Tuesday, January 10, 2017

Passionate Declarations: Essays on War and Justice by Howard Zinn

Passionate Declarations: Essays on War and Justice by Howard Zinn is a
Howard Zinn classic: excellence in research, top quality editing, superior insight and perceptiveness.

I loved the book’s curiosity building momentum that was unrelenting. Zinn wove this informative volume around the Constitution and its Bill of Rights putting an interesting prospective on its framers, their contemporaries, and detractors. I would only recommend this book to those people who want to contemplate history objectively.


In the 1960s, a student at Harvard Law School addressed parents and alumni with these words:

“The streets of our country are in turmoil. The universities are filled with students rebelling and rioting. Communists are seeking to destroy our country. Russia is threatening us with her might. And the republic is in danger. Yes! danger from within and without. We need law and order! Without law and order our nation cannot survive. There was prolonged applause. When the applause died down, the student quietly told his listeners: These words were spoken in 1932 by Adolf Hitler.”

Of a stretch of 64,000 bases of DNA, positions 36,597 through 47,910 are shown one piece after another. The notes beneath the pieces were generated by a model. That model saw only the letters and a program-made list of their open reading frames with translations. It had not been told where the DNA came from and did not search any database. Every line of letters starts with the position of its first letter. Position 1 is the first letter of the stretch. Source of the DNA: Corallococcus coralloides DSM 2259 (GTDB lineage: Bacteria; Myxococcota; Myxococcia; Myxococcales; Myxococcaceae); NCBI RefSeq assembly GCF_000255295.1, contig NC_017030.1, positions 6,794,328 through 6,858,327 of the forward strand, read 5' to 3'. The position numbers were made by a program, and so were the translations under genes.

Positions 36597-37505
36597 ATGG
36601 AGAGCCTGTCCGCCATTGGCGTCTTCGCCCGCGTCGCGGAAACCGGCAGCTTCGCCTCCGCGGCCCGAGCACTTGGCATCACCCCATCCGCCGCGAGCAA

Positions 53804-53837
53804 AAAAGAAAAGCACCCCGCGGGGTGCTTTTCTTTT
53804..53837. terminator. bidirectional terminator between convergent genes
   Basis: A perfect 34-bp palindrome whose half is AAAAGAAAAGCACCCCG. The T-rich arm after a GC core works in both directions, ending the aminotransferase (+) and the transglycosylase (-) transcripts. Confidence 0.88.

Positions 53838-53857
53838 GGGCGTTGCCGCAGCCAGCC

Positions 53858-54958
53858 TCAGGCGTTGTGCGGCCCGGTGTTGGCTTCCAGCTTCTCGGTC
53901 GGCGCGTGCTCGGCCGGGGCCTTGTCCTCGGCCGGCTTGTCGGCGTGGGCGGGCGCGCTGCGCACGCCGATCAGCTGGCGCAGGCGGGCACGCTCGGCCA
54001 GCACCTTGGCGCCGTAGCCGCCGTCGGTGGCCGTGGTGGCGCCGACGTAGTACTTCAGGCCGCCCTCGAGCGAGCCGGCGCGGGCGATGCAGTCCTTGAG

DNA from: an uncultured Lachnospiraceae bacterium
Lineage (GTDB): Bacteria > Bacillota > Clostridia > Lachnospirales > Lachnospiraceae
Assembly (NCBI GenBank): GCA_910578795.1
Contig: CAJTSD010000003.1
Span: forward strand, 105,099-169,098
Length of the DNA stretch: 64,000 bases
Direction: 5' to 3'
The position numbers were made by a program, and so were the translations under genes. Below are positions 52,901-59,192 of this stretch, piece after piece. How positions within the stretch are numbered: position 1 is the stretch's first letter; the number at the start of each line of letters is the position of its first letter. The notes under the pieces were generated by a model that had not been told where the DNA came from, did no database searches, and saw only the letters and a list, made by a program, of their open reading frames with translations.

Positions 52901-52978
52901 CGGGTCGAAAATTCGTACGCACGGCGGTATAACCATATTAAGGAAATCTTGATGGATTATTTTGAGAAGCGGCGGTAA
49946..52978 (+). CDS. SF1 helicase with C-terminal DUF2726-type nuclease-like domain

Howard Zinn (August 24, 1922 – January 27, 2010) was an American historian, playwright, and social activist. He was a political science professor at Boston University. Zinn wrote more than twenty books, including his best-selling and influential A People's History of the United States. In 2007, he published a version of it for younger readers, A Young People′s History of the United States.

Zinn described himself as "something of an anarchist, something of a socialist. Maybe a democratic socialist." He wrote extensively about the civil rights and anti-war movements, and labor history of the United States. His memoir, You Can't Be Neutral on a Moving Train, was also the title of a 2004 documentary about Zinn's life and work. Zinn died of a heart attack in 2010, aged 87. From Wikipedia, the free encyclopedia.

“In our country we have those three unspeakably precious things: freedom of speech, freedom of conscience, and the prudence never to practice either.” 
Mark Twain